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Ready. Get Set. Go. A job search often feels like a race against the clock. Your budget and your stamina wear thin if you don't stick to a structure that keeps you focused and produces results. What follows is an abbreviated timeline that will help you stay on track.
Week 1 - Day 1 – Dealing with the here and now
- Losing a job can release a lot of emotions and fears: the potential loss of identity, ties to colleagues, expectations from your family, etc. Although it may be hard enough to deal with your own personal feelings, a lot will fall to you to help others know what to do in response to your situation.
- With co-workers or those in your work environment: Most people don’t know what to say or do in this situation. Assure them you’re fine, that you're taking one step at a time right now but really appreciate their concern. Keep it short and simple.
- Whether it’s a spouse, a partner or children, they’ll have their own set of emotions about your situation. Again, you must assure them you’re going to have to make some changes, but things will be fine; that you understand they might be feeling concerned right now and that's OK. Invite them to ask you questions they might have, although you may not have a lot of answers right now. If you have supportive personal relationships right now, be grateful for them and allow your loved ones to support you in even the smallest ways. Chances are they really want to help, even though they have their own concerns.
- Begin revamping your resume.
Day 2 – The “Big 5” for allocating time and resources
- Create a schedule for yourself. The most successful and fastest job searches occur when the job search is treated as a job itself, with dedicated work hours and structured approach. Work when you have the most energy and include time for exercise and relaxation. Be mindful, there's a tendency for social calls and activities to creep in and fill in the void in your schedule.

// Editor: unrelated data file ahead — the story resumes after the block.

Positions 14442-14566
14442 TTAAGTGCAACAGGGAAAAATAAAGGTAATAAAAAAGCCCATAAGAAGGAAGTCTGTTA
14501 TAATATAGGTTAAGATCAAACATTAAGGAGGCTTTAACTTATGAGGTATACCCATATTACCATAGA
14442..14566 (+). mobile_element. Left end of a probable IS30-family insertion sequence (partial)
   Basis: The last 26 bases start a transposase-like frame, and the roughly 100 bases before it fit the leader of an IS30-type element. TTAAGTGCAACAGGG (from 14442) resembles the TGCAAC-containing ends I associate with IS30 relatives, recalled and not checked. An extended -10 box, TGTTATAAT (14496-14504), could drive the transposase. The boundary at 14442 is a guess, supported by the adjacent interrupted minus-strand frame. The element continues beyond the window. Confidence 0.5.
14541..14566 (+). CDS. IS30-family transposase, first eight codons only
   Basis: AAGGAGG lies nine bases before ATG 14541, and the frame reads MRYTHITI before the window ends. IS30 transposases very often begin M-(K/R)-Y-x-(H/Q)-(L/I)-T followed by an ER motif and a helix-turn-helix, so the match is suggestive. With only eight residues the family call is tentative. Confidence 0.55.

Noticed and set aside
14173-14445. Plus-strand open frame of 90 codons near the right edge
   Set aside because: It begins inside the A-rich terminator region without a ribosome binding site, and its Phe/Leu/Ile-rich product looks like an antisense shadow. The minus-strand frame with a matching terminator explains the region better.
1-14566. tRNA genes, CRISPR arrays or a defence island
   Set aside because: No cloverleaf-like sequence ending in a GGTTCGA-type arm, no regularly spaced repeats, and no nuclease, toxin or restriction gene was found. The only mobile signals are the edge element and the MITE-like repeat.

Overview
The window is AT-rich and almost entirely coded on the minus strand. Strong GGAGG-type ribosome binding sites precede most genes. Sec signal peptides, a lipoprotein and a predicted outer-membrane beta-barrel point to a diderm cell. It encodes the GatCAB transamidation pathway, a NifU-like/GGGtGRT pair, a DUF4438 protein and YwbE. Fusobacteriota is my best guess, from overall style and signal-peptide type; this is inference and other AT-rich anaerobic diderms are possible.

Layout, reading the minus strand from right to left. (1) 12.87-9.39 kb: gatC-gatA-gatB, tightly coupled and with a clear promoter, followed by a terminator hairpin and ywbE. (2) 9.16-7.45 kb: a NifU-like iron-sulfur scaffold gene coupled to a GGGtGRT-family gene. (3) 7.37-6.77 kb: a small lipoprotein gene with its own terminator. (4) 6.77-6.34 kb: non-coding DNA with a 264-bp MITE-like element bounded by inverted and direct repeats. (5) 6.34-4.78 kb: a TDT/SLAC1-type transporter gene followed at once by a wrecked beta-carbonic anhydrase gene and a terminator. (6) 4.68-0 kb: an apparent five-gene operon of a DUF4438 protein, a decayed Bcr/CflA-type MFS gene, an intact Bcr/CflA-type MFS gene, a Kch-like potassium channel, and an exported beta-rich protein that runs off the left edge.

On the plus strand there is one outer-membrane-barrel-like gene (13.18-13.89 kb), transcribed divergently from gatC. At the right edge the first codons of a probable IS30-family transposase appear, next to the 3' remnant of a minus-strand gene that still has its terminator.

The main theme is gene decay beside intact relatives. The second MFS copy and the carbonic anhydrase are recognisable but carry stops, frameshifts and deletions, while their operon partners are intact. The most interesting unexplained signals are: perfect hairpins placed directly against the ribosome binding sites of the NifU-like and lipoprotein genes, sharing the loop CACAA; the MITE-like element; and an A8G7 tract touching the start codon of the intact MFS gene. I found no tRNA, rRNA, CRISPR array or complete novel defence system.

- Prepare a budget. Include funds from severance payments, savings, liquidated investments, etc. Estimate how long your funds will carry you through a job search.
- Set up a separate work area dedicated to job search. Provide yourself enough space, paper and pens, phone, and a computer to help keep you focused.
- Prepare a list of contacts for networking and information interviews. Start with friends, family, close colleagues. Expand to professional contacts and ultimately consider networking groups to meet other executives looking for their next career move.
- Research networking opportunities in your area. Add events to your schedule for the following weeks.
Day 3 – Assessing Yourself
- Evaluate your professional skills and interests, work environment preferences, and management motivators.
- Better define your career goals - Where do you want to be in three years and how can this next job get you a step closer?
- Develop your "elevator pitch," a 60-second to two-minute summary of yourself that may include a request for a future meeting or discussion.
- Call your inner circle of networking contacts. Explain your situation, give them your 60-second pitch about what you're looking for, and ask for referrals.
Day 4 – Planning Your Strategy
- Build a list of companies that you want to target.